Michael West writes:
The “Big Four” global accounting firms – PwC, Deloitte, KPMG and Ernst & Young – are the masterminds of multinational tax avoidance, the architects of tax schemes which cost governments and their taxpayers more than $US1 trillion a year.
Although presenting as “the guardians of commerce” they are unregulated and unaccountable; they have infiltrated governments at every level and should be broken up.
This is the view of George Rozvany, Australia’s most published expert on transfer pricing, which is one of the principal ways large corporations pursue cross-border tax avoidance. Rozvany stepped down last year as head of tax in Australia for the world’s biggest insurance company, Allianz. Formerly, he was an insider at Ernst & Young, PwC and Arthur Andersen.
“The Big Four have, under a Rasputin-like cloak of illusion strayed from their original and critical role of verifying the accuracy of financial accounts for all stakeholders, to be “accountants of fortune” merely representing the accounting position for multinationals and developing aggressive international tax avoidance practices,” he told michaelwest.com.au.
Rozvany is writing a series of books on corporate tax ethics. “This is not a victimless crime,” he says. “While Western governments have been cutting back their aid to the most underprivileged in society, from the homeless to orphaned children in Africa, multinational companies have been diverting ever larger profits into tax havens”.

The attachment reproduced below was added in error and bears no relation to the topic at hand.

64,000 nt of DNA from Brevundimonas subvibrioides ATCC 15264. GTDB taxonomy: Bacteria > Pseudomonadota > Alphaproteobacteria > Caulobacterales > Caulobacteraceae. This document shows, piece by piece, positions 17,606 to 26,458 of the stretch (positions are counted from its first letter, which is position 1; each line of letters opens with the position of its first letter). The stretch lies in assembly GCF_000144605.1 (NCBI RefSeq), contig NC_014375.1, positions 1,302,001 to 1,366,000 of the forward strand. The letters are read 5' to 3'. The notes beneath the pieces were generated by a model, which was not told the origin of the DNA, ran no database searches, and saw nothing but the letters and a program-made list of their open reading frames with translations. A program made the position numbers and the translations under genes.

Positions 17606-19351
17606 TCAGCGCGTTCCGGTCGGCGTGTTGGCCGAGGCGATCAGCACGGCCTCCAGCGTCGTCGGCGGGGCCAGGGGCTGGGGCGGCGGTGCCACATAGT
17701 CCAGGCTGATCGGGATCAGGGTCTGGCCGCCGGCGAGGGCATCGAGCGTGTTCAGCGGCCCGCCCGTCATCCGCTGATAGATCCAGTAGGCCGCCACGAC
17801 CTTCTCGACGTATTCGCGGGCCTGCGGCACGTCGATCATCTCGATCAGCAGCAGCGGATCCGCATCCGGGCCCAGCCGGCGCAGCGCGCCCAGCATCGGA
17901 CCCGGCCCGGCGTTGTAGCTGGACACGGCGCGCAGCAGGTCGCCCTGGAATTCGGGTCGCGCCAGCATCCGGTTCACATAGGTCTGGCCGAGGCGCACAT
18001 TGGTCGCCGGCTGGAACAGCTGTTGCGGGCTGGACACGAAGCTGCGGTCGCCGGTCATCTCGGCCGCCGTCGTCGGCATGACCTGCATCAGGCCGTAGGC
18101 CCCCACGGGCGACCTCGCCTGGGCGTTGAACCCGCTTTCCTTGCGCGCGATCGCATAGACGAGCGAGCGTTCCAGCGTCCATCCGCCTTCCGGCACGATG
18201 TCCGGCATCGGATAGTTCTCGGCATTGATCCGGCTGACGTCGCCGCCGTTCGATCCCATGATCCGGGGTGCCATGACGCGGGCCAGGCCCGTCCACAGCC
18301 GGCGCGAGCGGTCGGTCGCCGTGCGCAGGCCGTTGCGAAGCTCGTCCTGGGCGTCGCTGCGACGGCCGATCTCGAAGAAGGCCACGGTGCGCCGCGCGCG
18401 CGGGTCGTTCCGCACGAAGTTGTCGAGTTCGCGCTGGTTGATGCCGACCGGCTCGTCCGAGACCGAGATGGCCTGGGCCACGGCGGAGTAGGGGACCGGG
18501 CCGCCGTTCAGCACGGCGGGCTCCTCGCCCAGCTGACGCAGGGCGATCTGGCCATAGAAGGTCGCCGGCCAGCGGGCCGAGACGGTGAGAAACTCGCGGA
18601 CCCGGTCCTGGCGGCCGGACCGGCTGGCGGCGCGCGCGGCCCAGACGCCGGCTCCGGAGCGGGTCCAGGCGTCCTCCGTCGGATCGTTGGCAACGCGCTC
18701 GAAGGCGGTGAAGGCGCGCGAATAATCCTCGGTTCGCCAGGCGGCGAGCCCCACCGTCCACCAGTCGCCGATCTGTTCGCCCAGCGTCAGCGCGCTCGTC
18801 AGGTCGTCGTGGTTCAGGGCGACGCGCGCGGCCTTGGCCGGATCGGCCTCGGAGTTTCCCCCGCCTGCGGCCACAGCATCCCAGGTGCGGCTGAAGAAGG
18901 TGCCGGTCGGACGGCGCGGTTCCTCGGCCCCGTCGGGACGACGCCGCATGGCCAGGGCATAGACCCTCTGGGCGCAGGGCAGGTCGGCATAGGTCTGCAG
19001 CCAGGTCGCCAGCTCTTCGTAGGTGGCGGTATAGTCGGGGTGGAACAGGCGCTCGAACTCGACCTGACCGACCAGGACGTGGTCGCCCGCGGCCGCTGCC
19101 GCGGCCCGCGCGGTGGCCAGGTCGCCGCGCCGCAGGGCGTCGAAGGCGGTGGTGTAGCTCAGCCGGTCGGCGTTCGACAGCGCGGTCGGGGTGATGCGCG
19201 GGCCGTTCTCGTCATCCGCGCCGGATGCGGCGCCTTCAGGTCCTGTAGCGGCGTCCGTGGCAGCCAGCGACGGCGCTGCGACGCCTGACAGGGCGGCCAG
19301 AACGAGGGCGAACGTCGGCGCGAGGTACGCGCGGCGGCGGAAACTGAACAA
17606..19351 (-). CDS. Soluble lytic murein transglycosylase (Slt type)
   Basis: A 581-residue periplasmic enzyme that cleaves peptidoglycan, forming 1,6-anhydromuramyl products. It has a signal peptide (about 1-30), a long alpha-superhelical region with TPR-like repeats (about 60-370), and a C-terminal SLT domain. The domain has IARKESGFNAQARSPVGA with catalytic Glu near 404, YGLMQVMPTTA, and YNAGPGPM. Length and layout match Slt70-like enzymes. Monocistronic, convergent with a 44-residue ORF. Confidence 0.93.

“The global community must also recognise the links between aggressive taxation behaviour, money laundering, corruption, organised crime and terrorism, of which the Brussels bombings and 9/11 are chilling reminders. This, unquestionably, is the financial sewer of humanity where the purpose for such money, no matter how malevolent, is simply hidden until used”, Rozvany says.
At the heart of the issue is a conflict of interest. While the Big Four advise governments on tax reform, they make lavish fees advising their multinational clients how to avoid paying tax.
“They are both architect and engineer,” says Rozvany. “They sell the (tax avoidance) schemes to the multinationals; and in the case of the LuxLeaks scandal last year, they arranged the deals in secret with government, to the detriment of all other sovereign nations and their taxpayers”.
In the PanamaPapers scandal earlier this year, Panama City law firm Mossack Fonseca was singled out as the major culprit behind a global tax avoidance scam, says Rozvany, but who signs the financial statements for Mossack’s clients? Who is guarding the guards? “And by the way, if one enters a Mossack Fonseca office, one knows that one is entering an aggressive law firm not one pretending to be something else”.
“From a regulatory viewpoint, it makes perfect sense to split the accounting and tax functions of each of the Big Four to improve financial integrity and to split each of these firms again into two firms to create competition. International commerce will then have eight international audit firms and eight international tax firms from which to choose.”
Don’t think the firms should be split just because they’re big. But the proposal that their tax and accountancy functions should be separated may have merit.